Obtain Capabilities: Code Signing Certificates

ID Name
VT0009.001 Code Signing Certificates
VT0009.002 Digital Certificates

Before compromising a victim, adversaries may buy or steal code signing certificates that can be used during targeting. Code Signing is simply a guarantee that the code of a program or software download has not been corrupted and tampered with after it was signed by the publisher. Code Signing uses the same public key infrastructure (PKI) used in HTTPS to sign and verify a software program.[1]

Code signing provides a level of authenticity of a program and verifies the identity of the developer to guarantee that the program has not been tampered with. Users and security tools trust a signed piece of code more than an unsigned piece of code even if they don't know who issued the certificate or who the author is.

Adversaries can used Code Signing to sign their tools in operations in order to bypass security policies and controls that require signed code to execute on a system.[2]

To sign their code, adversaries may buy a stolen code signing certificate or steal one from a legitimate software developer.

An adversary can purchase a stolen code signing certificate online from fraudulent marketplaces or from individuals that offer crime-as-a-service or steal one in a parallel or prior compromise of another targeted software developer.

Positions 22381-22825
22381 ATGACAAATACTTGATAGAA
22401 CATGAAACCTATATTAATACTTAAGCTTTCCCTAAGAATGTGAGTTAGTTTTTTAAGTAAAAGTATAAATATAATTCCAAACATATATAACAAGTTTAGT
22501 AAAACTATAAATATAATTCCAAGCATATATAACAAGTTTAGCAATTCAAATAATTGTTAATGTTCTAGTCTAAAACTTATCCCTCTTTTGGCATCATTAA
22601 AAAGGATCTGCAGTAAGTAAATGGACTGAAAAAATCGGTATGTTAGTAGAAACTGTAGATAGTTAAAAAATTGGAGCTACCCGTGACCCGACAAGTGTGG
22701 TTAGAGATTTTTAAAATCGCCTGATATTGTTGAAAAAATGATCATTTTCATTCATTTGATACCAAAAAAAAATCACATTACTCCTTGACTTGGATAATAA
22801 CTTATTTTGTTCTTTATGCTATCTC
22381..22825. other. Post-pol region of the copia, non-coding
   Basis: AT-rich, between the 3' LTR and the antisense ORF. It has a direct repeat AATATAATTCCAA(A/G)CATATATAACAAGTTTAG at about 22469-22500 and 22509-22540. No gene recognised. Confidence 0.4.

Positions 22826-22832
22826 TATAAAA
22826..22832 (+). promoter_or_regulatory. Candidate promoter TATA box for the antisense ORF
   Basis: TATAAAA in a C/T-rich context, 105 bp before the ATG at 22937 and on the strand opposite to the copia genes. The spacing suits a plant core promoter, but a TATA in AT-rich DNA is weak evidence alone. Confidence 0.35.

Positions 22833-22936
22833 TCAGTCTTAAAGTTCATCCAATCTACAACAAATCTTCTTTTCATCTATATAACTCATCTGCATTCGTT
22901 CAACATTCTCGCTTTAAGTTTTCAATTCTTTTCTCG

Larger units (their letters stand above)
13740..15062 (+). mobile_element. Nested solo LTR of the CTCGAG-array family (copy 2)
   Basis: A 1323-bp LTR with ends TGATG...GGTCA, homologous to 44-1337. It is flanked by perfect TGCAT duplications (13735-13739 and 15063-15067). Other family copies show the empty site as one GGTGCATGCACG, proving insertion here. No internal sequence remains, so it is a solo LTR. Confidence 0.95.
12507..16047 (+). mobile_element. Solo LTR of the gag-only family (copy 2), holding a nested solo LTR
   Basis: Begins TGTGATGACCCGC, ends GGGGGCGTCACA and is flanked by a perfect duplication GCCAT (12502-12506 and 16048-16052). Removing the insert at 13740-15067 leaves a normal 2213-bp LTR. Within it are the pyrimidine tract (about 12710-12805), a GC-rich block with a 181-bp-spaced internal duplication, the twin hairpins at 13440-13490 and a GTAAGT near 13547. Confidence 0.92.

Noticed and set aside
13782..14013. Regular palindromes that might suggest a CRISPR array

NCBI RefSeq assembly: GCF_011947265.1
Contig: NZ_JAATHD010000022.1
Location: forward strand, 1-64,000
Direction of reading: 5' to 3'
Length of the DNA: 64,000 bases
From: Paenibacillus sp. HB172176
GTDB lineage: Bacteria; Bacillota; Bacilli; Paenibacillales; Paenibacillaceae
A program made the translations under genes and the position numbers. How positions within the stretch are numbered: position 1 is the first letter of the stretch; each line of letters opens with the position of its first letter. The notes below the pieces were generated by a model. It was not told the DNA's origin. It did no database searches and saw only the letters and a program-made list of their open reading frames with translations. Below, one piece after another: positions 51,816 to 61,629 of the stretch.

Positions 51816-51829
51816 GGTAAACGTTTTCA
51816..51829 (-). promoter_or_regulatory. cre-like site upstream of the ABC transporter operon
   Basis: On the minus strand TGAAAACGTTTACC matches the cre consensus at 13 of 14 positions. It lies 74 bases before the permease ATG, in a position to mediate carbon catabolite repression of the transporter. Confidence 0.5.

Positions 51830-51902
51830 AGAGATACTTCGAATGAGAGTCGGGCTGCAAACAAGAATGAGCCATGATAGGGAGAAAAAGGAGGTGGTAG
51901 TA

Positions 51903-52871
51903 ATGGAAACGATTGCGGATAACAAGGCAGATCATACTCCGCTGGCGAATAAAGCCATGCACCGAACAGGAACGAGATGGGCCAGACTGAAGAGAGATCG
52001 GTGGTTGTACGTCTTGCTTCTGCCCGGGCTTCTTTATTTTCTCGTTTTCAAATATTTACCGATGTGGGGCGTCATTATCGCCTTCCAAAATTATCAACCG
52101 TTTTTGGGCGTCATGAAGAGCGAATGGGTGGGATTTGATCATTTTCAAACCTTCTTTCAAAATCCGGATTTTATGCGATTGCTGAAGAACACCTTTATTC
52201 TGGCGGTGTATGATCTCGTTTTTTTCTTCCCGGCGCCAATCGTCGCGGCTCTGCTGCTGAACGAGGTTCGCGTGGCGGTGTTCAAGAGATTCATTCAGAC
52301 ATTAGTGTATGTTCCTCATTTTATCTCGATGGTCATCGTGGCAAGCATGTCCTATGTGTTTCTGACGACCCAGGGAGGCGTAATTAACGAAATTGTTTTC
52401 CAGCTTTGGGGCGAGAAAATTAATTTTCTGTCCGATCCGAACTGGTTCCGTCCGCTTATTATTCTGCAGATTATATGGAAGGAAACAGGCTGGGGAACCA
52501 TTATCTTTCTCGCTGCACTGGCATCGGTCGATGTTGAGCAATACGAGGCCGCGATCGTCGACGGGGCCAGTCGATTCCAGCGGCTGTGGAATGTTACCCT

Procedure Examples

Name Description

BlackTech signed its tools and malware, specifically PLEAD, with stolen valid certificates.


PLEAD operators obtain or steal valid and legitimate certificates from Taiwanese companies to sign PLEAD tools


ShadowHammer binaries were signed with two different ASUS certificates issues by DigiCert.


This type of attack technique cannot be easily mitigated with preventive controls since it is based on the abuse of system features.


Much of this activity will take place outside the visibility of the target organization, making detection of this behavior difficult. Detection efforts may be focused on related follow-on behavior, such as Code Signing or Install Root Certificate.



Resource Development

Created: 20 December 2020

Last Modified: 22 December 2020